Shortened Ironman Race Hits Wilmington Saturday

By Vince Winkel, posted Oct 21, 2016
Swimmers compete in the 2015 swim portion of the race at Wrightsville Beach. (Courtesy of PPD Beach2Battleship)
More than 3,000 athletes from around the world are in Wilmington this weekend for the PPD Ironman North Carolina race, an event that starts with swimming, transitions to biking and finishes up with running.
Late last year, the Ironman brand acquired the PPD Beach2Battleship triathlon and half-distance triathlon from the YMCA of Wilmington Inc. The first PPD Beach2Battleship race was held in 2008.
“Recognized as one of the Top Long Distance Triathlons by Triathlete Magazine in 2010, we feel privileged to have the PPD Beach2Battleship team and events join the Ironman family,” said Andrew Messick, CEO of Ironman, in a news release when Ironman took over the race. “The acquisition of these races furthers our commitment to the Southeastern U.S. and we look forward to growing these two great events.”
The event brings in thousands of visitors to the Wilmington area, providing a boost to the local economy.
This year the Ironman participants have come from 45 states and 23 countries.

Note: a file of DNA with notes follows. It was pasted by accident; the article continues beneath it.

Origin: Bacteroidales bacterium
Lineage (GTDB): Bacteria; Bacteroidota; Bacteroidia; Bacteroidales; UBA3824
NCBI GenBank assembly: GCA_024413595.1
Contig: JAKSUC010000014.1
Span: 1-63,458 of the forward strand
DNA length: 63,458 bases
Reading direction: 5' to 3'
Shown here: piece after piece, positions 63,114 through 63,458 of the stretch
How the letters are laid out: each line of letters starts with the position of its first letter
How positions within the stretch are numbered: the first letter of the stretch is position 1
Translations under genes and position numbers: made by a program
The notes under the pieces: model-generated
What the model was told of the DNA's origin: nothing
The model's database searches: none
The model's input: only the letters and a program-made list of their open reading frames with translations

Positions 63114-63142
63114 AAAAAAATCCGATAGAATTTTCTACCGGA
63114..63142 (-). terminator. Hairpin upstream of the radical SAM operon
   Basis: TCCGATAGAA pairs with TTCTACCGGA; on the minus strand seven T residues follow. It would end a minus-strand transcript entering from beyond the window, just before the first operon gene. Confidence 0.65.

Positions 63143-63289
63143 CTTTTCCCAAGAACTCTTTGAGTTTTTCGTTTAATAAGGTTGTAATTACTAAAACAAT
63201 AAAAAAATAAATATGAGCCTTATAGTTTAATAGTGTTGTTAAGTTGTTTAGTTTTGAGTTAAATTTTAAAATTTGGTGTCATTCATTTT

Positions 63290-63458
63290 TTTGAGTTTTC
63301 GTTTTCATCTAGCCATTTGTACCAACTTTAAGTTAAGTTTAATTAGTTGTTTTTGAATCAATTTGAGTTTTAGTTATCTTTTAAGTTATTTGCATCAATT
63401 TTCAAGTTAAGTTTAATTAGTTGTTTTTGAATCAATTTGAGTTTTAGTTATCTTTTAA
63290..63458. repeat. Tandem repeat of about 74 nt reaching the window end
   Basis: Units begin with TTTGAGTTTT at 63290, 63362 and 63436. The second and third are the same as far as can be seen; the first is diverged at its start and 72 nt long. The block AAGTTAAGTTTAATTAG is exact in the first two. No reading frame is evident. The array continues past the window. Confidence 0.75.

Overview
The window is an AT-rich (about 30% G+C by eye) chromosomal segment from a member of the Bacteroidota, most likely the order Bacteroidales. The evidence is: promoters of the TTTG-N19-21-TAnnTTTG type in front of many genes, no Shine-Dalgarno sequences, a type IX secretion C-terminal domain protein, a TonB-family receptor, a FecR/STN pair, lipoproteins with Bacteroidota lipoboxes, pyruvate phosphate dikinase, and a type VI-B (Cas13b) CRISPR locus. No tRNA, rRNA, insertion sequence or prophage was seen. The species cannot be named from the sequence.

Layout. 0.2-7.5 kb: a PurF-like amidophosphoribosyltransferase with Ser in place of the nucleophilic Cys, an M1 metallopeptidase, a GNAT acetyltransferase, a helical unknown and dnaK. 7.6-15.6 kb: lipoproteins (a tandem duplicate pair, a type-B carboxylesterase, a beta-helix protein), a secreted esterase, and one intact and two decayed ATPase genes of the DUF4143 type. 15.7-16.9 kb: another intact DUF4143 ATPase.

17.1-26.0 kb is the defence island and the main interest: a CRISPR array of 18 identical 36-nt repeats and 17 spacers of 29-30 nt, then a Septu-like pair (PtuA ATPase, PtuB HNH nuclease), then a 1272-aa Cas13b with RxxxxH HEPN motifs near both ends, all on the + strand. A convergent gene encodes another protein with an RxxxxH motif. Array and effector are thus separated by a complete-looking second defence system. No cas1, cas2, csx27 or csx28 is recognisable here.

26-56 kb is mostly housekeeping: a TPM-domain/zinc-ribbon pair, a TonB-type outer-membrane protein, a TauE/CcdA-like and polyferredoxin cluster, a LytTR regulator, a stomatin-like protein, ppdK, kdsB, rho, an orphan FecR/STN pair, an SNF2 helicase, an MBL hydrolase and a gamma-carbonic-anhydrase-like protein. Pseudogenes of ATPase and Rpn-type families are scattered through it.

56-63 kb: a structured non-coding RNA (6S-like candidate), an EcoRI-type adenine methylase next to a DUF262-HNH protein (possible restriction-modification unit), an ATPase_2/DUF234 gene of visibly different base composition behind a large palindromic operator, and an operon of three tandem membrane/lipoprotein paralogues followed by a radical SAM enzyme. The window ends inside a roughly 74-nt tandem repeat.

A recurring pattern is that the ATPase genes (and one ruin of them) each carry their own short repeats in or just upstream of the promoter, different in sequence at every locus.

There are two races on Saturday: The full Ironman and the Ironman 70.3, both of which begin on the beach.
However this week, the race course was changed because of the lasting impact of Hurricane Matthew. The full Ironman triathlon normally features a 2.4-mile swim, 112-mile bike ride, and a 26.2-mile run.
On Thursday, race officials announced the Ironman course will have a 56-mile bike distance rather than the 112 miles, because of flooding along some roads.
The Ironman 70.3 triathlon will feature a 1.2-mile swim, the 56-mile bike course, and the complete 13.1-mile run.
Both races begin at Wrightsville Beach, and end at the finish line downtown at the corner of Nutt and Brunswick streets.
The Ironman foundation will make a $10,000 donation to those impacted in the race communities through The American Red Cross and The North Carolina Disaster Relief Fund.
The first Ironman was held in 1978 when a small group of athletes in Hawaii came up of the idea of a one-day endurance race involving three events. They took the three toughest endurance races in Hawaii—the 2.4-mile Waikiki Roughwater Swim, 112 miles of the Around-O’ahu Bike Race and the 26.2-mile Honolulu Marathon—and made one event.
Saturday’s race in Wilmington is a qualifying race for the Ironman World Championship held in Kailua-Kona, Hawaii on Oct. 14, 2017.
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